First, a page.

We then headed to the MLK, Jr. Memorial. We had a blessed time viewing this newest memorial in DC and reading Dr. King’s many inspiring quotes. The arrival to the MLK, Jr. Memorial concluded our image-bearer and civil rights progress tour throughout the week– from the Jefferson Memorial (‘’all men are created equal and endowed by their Creator with certain unalienable rights”) to the Lincoln Memorial (which features Lincoln’s call to equality in the Gettysburg Address and the reading of Dr. King’s “I Have a Dream Speech” on the steps of the Lincoln Memorial).


Susan Scola, a former docent at the National Gallery of Art, and Dede, a retired teacher, helped close out our 4 days in the nation’s Capital.
Susan helped us process the history we had experienced. Dede’s mom was Dr. Martin Luther King, Jr.’s assistant and oversaw his press relations for a number of years. Her uncle was a Tuskegee Airman. She talked through our nation’s racial challenges and progress.
Dede spoke for over an hour about growing up during the Civil Rights Movement. She was the first African American to integrate her private Catholic school in Albany, GA, and reflected on her personal memories of Uncle Martin and Aunt Coretta.
Our time with Dede and Mrs. Scola was invaluable, and we were so grateful for their honesty and vulnerability.
It was a packed fourth day for sure, but one that was never dull and only got better as the day went on. Everyone slept well that night!

Traveling home

Friday, April 29th, we boarded the bus to head back to Brookstone. During the first half of our ride home, a lot of us caught up on some much-needed sleep! But after a refreshing lunch from Chick Fil-A, I had the students open their DC Notebooks to reflect on their time.
See the rest of our trip on our Facebook or Instagram page @brookstoneschools. We’ll post some quotes from the students later today!

Student Quotes: Favorite Places

In regard to the favorite places in DC we visited and why, here are some quotes from the students:
“The U.S. Supreme Court was my favorite place. I thought the Justices were cool, and I am interested in becoming a Justice one day.” –Jaylen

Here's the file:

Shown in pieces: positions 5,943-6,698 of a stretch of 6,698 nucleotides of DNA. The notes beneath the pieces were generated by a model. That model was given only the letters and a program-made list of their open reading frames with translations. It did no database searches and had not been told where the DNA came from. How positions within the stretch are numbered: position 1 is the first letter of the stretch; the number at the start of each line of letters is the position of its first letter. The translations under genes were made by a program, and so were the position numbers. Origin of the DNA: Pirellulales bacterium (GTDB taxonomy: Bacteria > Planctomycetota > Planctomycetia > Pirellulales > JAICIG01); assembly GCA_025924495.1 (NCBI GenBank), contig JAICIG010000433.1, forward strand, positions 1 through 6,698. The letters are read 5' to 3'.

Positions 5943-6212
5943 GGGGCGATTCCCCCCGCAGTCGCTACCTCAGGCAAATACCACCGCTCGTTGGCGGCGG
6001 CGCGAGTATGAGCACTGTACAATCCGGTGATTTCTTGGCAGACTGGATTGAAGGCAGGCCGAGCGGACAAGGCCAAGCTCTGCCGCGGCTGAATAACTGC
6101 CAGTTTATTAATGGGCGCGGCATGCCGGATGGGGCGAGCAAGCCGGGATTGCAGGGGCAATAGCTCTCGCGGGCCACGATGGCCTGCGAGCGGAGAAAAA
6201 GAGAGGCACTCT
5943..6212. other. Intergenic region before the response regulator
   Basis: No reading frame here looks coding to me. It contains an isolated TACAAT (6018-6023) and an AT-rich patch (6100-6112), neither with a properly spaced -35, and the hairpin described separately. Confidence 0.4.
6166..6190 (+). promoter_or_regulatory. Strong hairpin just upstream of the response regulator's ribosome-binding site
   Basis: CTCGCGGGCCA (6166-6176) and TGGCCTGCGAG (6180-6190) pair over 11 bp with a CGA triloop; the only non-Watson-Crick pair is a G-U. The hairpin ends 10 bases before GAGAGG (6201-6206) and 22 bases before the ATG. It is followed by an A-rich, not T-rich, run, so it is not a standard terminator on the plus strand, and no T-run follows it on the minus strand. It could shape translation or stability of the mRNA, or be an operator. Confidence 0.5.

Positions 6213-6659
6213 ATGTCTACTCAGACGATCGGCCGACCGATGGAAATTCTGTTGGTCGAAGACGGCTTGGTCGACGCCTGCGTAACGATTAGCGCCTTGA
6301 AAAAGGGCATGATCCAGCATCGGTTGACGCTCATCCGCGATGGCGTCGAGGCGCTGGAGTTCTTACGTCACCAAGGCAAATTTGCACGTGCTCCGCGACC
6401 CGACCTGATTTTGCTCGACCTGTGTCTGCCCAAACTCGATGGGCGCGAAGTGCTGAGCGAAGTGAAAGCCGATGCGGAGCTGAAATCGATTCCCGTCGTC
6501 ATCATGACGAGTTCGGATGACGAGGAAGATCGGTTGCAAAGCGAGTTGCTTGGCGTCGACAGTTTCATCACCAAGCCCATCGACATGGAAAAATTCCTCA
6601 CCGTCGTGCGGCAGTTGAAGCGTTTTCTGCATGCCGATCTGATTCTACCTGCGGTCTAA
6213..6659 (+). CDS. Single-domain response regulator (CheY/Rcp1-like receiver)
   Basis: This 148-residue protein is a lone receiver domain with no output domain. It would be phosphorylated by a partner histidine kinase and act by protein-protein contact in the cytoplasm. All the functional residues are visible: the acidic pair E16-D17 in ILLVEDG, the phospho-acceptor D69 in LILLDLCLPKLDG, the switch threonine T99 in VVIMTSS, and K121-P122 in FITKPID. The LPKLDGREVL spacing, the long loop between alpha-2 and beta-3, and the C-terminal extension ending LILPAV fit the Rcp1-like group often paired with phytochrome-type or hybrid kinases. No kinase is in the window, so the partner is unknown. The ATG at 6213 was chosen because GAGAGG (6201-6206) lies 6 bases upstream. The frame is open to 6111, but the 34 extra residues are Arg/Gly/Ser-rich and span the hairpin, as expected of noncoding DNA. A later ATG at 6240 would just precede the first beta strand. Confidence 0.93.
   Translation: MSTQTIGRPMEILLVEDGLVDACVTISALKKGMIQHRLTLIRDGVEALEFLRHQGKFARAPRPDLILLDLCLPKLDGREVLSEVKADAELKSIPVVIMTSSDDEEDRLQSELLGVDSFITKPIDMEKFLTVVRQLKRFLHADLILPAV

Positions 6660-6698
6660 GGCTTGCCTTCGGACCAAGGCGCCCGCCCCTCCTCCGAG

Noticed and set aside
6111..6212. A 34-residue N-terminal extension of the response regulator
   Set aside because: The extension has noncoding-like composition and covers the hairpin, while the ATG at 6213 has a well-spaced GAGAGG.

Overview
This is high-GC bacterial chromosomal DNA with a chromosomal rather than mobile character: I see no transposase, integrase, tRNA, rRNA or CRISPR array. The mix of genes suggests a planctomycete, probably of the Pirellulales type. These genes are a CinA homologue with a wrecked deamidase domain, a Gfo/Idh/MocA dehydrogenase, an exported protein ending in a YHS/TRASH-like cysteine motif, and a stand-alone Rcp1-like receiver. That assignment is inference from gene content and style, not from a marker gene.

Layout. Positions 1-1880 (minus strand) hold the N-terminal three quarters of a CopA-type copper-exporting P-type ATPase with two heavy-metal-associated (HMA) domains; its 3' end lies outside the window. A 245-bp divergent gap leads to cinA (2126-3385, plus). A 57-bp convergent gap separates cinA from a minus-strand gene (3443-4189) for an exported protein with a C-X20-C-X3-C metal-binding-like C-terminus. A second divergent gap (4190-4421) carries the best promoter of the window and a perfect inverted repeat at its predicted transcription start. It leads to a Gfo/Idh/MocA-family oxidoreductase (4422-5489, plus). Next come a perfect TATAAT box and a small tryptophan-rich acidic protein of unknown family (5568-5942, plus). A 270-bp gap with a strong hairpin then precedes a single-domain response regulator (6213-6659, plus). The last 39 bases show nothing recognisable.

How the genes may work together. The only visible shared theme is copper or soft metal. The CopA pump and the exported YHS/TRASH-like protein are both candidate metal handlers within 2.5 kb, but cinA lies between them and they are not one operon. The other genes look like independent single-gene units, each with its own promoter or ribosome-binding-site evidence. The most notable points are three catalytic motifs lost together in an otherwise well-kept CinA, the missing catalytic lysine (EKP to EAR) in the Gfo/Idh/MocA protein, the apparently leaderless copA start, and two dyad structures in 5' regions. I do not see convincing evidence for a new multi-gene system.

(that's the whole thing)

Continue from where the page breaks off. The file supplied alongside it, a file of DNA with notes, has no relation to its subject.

“The Museum of the Bible [was the most interesting] because the New Testament film really detailed what happened during the time of Christ.”–Rozella
“I found the African American Museum of History and Culture most interesting. They went through so much, and it’s sad that they need a whole museum to show it.”–Siti
“For me, it was the Lincoln Memorial because Dr. Martin Luther King, Jr., had his famous speech there, and it was a great experience being able to go there.”—Duh
“I found the Dr. Martin Luther King, Jr. Memorial the most interesting. It is crazy how the statue [was intentionally] not finished because people are still fighting for justice and to be one. And I hope one day that statue will be finished completely, and this world can be together as one.”—Alba
“The U.S. Capitol and Rotunda painting of Pocahontas baptism—that Pocahontas gave her life to Christ and no matter if you grow up in a messed up household, you can turn your life around.”–Aliyah

Student Quotes: Favorite Speakers

In regard to favorites speakers, many impressions were made on our students as well:
“I found Shannon Bream to be very nice. I love that she’s trying to make Fox News better and how she’s an amazing woman of God.”—Cameron
“I found Bob Woodson to be the most interesting because he talked about ideas I have never heard before, such as how he turned gang members into coaches.”—Jaylen
“I found meeting U.S. Senate Chaplain Barry Black to be the most interesting because the speech he gave was amazing and his back story was really interesting and powerful to me.”—Alba
“Senate Chaplain Barry Black taught amazing life lessons—do everything twice, ask God for wisdom and for the Holy Spirit (James 1:5) each day.”—Aliyah
“I thought that Tim Goeglein was really cool and I liked the way he talked about his biggest failures.”—Jackson